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Fetal sex and very preterm birth

      To the Editors: In their report on the Epistage study, a prospective study of all very preterm births between 22 and 32 weeks in 9 French countries in 1997, Zeitlin et al
      • Zeitlin J.
      • Ancel P.-Y.
      • Larroque B.
      • Kaminski M.
      • the Epipage Group
      Fetal sex and indicated very preterm birth: results of the EPIPAGE study.
      wonder about the very low sex ratio when associated with hypertension, in contrast to the very high one, when not: 79.1 males versus 131.8 for 100 females, respectively. This contrast was independent on either live or stillbirth, and on either spontaneous or ‘indicated’ birth. The authors look at the hypothesized explanations for male infants having greater risk than females of being born preterm. The lack of greater male risk for ‘indicated’ preterm births would support explanations that are based on a labor-inducing mechanism, whatever that might be.
      The French results are very analogous to the ones found in a population-based study in Norway by measuring the sex ratio starting from very preterm up to term gestation.
      • Vatten L.J.
      • Skjærven R.
      Offspring sex and pregnancy outcome by length of gestation.
      An extremely high sex ratio was found in fetuses born after very short duration (16-19 weeks): 248:100. This ratio fell very steeply to 130:100 around the 20th week, remained almost at this level among premature births up to the 36th week, and stabilized at term around equity: 100:100. In contrast, in the case of preeclampsia, this ratio collapsed in the very preterm births and became even ‘inverted’ at 25 to 29 weeks: 67:100; longer duration of gestation again led to increasing ratios. These shifts were still more pronounced when preeclamptic gestation was associated with perinatal mortality. According to the Norwegian authors, this would ‘reflect that male embryos are subject to stronger intrauterine selection forces than females.’ Actually, both the French and Norwegian researchers suggest an active selection mechanism in the male sex in gestational hypertension and/or preeclampsia.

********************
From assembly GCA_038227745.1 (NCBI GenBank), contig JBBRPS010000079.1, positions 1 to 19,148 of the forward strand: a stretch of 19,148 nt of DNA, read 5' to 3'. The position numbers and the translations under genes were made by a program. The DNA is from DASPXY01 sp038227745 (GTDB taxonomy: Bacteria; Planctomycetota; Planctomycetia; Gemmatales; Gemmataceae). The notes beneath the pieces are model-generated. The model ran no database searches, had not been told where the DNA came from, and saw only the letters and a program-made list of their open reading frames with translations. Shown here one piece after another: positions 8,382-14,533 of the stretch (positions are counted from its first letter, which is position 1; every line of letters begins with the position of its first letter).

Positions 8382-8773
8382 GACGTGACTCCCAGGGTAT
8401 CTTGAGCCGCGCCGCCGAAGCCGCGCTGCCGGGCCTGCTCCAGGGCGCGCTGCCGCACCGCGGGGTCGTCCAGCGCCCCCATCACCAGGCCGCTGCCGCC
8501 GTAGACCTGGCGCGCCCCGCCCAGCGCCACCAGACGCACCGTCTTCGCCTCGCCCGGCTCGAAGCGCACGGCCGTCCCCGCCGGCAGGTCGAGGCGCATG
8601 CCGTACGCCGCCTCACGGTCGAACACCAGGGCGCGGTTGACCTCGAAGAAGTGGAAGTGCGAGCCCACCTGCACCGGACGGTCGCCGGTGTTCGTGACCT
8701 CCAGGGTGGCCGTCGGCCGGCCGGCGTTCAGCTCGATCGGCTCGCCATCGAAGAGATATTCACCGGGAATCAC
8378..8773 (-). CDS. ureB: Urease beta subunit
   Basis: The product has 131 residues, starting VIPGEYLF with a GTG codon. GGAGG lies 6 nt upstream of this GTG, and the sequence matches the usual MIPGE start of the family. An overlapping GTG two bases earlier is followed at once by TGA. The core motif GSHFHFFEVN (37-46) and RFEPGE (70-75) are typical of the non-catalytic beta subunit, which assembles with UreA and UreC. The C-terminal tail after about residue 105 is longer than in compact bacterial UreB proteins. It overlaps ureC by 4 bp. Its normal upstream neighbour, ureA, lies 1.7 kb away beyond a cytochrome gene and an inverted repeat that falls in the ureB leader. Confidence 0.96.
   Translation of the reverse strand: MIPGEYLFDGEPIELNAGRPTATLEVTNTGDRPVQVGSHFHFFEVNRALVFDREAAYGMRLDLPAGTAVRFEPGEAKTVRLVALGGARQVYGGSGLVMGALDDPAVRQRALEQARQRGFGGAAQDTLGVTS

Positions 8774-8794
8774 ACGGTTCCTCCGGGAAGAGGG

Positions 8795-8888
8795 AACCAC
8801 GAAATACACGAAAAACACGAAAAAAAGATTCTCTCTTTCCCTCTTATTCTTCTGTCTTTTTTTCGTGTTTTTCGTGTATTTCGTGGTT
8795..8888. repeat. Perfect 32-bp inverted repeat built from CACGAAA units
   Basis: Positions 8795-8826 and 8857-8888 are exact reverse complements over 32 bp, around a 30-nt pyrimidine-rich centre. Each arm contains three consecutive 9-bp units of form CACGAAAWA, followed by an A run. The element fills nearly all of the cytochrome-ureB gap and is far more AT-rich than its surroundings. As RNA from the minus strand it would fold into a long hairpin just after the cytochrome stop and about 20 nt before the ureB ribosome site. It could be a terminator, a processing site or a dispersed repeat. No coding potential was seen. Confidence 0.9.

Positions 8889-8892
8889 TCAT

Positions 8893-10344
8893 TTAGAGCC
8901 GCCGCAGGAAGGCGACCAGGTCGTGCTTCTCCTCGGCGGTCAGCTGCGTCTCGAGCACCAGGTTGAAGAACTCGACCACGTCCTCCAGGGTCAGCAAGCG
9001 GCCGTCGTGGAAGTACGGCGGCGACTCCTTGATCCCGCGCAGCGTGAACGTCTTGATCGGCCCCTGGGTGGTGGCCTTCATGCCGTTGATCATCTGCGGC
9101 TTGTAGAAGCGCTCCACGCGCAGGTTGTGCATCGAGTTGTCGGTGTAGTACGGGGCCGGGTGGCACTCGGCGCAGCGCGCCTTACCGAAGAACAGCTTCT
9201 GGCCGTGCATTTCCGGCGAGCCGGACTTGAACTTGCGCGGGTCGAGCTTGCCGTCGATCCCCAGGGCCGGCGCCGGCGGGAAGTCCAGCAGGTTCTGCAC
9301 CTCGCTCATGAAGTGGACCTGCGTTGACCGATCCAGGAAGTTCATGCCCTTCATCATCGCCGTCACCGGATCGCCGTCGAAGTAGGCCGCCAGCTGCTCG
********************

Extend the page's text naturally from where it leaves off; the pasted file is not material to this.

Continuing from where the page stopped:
In a commentary,
      • Jongbloet P.H.
      Offspring sex ratio at population level versus early and late onset preeclamsia.
      we have forwarded that an active selection mechanism in pathologic pregnancies is not necessary. Instead, an initial dose-response effect caused by high-risk conceptions would entrain both excessive male-biased embryos and subsequent loss of developmentally spoiled male embryos and fetuses. Placental dysfunction, very early fetal loss, preterm delivery, stillbirth, developmental defects are all in line with this over-ripeness ovopathy concept.
      • Jongbloet P.H.
      Over-ripeness ovopathy—a challenging hypothesis for sex ratio modulation.
      Nonoptimally matured oocytes, inherent bad implantation, and particularly the possibility of a ‘dose-related fallacy’ point to a common origin for different pregnancy complications, among others, gestational hypertension and/or preeclampsia. This concept explains many puzzles around their association with aneuploid pregnancies, young and advanced maternal age, short and prolonged interpregnancy intervals, seasonality, prepregnancy body mass index, the so-called protective effect of smoking, etc.
      • Jongbloet P.H.
      Offspring sex ratio at population level versus early and late onset preeclamsia.
      • Jongbloet P.H.
      Over-ripeness ovopathy—a challenging hypothesis for sex ratio modulation.

      References

        • Zeitlin J.
        • Ancel P.-Y.
        • Larroque B.
        • Kaminski M.
        • the Epipage Group
        Fetal sex and indicated very preterm birth: results of the EPIPAGE study.
        Am J Obstet Gynecol. 2004; 190: 1322-1325
        • Vatten L.J.
        • Skjærven R.
        Offspring sex and pregnancy outcome by length of gestation.
        Early Hum Dev. 2004; 76: 47-54
        • Jongbloet P.H.
        Offspring sex ratio at population level versus early and late onset preeclamsia.
        Early Hum Dev. 2004; 76: 159-163
        • Jongbloet P.H.
        Over-ripeness ovopathy—a challenging hypothesis for sex ratio modulation.
        Hum Reprod. 2004; 19: 769-774